Jonny Quest: The Invisible Monster & Less is More

I’ve been recently re-watching the original Jonny Quest cartoons from the sixties.  I haven’t seen many of them since I was a kid, and some hold up fairly well, while others . . . ehhh.  There are more than a few dated and embarrassing ethnic stereotypes.

Anyway, one of my favorites is “The Invisible Monster”.  A scientist on an isolated tropical island accidentally creates an invisible energy creature.  The monster seeks out all energy around it and consumes it–including the energy in living bodies.  You only know it’s around by a weird, alien cry it makes and the burning footprints in the dirt.

This creepiness, by the way, is in what was intended as a kid’s show.  Adult themes are nothing new to JQ.  The creators (most prominently Doug Wildey, William Hanna and Joseph Barbera) intended it that way.  They succeed rather admirably in several episodes, including this one. 

The episode follows a fairly standard monster movie formula.  The protagonists (Doctor Quest, Race Bannon, Jonny Quest, Hadji and Bandit the dog) are radioed by the luckless scientist.  His creation kills him before he finishes explaining.  They rush to the island and discover the invisible monster.  Dr. Quest (being the prototypical heroic scientist) figures out what happened and comes up with a way to defeat it.

Despite a run time of only 25 minutes, the episode does an excellent job of building tension.  The monster isn’t seen until near the end, with only its destruction to portray it.  When finally seen, it’s not quite as frightening.  The animators did a decent job of creating an inhuman blob of energy, but it comes across more as an angry scoop of ice cream.  Limitations of animation budget.  Plus I assume they didn’t want to scare the crap out of the little nippers.

Even with these limitations, the episode scared me as a kid.  It was my first encounter with the “less is more” approach to horror and tension.  William Friedkin, director of The Exorcist, one said that “Horror is watching something approach”.  A good summation of the concept here.  Something you don’t see is much worse than what you do.  Even when I encountered this in my youth, I realized the power it possessed.  Other ‘golden age’ examples are The Thing From Another World and Forbidden Planet.  Less is more.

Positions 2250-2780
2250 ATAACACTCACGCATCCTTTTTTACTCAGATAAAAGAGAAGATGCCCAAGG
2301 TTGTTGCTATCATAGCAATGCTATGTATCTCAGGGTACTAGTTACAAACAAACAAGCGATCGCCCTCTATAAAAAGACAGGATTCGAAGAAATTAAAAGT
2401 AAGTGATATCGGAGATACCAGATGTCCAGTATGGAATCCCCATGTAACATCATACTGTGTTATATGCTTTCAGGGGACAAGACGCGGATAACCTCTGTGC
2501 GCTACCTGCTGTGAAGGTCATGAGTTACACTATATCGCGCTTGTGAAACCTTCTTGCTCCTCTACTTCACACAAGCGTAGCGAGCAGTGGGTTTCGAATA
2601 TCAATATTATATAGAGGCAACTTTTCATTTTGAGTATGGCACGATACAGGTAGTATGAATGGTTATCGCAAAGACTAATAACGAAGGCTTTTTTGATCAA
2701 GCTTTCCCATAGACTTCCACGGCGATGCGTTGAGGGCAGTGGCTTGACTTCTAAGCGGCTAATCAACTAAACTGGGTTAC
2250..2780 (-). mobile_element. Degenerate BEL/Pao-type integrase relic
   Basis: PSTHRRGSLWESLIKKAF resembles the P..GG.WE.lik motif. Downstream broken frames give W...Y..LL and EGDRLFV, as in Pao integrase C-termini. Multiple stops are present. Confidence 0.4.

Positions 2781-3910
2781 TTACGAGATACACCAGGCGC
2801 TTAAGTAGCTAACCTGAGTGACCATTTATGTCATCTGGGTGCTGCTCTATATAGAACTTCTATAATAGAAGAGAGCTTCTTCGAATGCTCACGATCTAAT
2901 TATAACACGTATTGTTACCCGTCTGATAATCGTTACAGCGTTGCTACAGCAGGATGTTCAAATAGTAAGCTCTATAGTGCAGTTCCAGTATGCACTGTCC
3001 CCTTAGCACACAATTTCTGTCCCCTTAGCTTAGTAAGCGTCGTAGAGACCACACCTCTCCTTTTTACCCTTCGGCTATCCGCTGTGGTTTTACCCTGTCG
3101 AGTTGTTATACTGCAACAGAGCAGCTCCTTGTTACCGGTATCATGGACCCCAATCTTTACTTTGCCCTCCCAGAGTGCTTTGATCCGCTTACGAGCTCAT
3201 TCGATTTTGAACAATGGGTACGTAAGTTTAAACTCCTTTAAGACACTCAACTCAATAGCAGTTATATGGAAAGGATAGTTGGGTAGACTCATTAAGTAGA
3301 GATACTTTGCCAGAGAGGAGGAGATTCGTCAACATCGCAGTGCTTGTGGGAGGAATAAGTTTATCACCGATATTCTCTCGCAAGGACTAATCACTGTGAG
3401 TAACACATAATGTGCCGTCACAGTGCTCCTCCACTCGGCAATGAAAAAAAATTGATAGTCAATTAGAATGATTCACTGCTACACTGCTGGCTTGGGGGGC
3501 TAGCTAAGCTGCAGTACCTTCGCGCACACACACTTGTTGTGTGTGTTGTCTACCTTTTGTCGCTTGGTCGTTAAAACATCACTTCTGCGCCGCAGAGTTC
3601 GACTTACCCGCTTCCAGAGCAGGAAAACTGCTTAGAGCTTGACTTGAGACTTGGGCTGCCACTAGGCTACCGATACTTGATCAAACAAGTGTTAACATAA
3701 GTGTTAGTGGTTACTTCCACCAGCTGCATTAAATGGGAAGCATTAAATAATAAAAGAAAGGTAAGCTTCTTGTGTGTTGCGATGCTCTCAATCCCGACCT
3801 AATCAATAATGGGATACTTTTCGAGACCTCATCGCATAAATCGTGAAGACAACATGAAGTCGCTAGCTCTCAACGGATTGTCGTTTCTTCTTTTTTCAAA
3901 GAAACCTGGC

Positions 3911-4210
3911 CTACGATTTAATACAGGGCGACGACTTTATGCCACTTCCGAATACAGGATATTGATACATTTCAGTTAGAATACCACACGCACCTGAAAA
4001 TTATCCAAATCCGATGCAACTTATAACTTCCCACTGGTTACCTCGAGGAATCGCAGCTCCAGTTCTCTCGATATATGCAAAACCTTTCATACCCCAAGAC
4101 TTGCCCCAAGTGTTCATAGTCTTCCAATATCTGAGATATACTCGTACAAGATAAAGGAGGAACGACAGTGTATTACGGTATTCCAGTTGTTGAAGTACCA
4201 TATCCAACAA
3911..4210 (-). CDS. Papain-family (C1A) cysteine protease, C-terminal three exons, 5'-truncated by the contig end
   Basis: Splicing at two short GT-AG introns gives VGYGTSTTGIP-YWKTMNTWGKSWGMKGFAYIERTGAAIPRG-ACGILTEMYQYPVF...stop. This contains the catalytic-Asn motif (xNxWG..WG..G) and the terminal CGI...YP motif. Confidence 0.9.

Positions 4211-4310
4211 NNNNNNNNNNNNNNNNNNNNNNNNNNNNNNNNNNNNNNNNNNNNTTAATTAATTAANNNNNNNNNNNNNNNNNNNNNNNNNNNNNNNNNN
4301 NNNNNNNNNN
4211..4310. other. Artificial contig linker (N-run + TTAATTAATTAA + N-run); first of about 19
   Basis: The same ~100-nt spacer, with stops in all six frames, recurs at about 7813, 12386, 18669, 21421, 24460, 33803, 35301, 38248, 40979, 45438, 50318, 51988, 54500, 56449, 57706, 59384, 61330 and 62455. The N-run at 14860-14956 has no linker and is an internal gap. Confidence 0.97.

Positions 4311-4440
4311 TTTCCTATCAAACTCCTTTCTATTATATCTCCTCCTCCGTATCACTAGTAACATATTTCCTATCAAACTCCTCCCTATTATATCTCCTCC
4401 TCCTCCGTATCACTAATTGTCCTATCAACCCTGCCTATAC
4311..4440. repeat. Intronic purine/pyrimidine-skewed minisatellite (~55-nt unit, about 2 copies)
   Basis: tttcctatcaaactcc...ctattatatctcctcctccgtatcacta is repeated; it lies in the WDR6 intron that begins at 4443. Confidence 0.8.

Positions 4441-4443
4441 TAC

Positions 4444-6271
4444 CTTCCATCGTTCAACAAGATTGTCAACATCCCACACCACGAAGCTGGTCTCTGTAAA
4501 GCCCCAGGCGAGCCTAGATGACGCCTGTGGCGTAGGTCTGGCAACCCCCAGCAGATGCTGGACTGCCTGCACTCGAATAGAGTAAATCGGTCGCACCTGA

A concept so simple that a children’s cartoon can encapsulate it.

Here’s a link to watch it online.  Enjoy.



Jeff Wayne’s War of the Worlds Computer Game

The Jeff Wayne’s War of the Worlds is an oddball offshoot of the RTS genre.  I am a bit of a real-time strategy freak.  I’ve played a lot of RTS games.  The Dune II game from 1993 became my first encounter with the genre and hooked me from the outset.  For a while I played them all.  Good, bad, and mediocre–it didn’t matter.  Must . . . play . . . all!

Along came the Jeff Wayne’s WOTW game in 1998.  Adoring the novel as well as the RTS genre, I jumped on it.

This game came out an an uncomfortable time in the RTS game advances.  It couldn’t be played online during a time when that was the growing rage.  It looked–and sounded!–nifty, but its formula varied from the established formula.

In a nutshell, it is neither fish nor fowl.  It’s a duckbilled platypus.

First, a little background.  The music on this game comes from Jeff Wayne’s Musical Version of the War of the Worlds techno-music, art rock album from 1978.  If you have never listened to this album, do yourself a favor and check it out.  Anyway, I don’t need to elaborate since it is a kind of cult classic album.  The music gives a nice sense of eeriness to the proceedings in the game.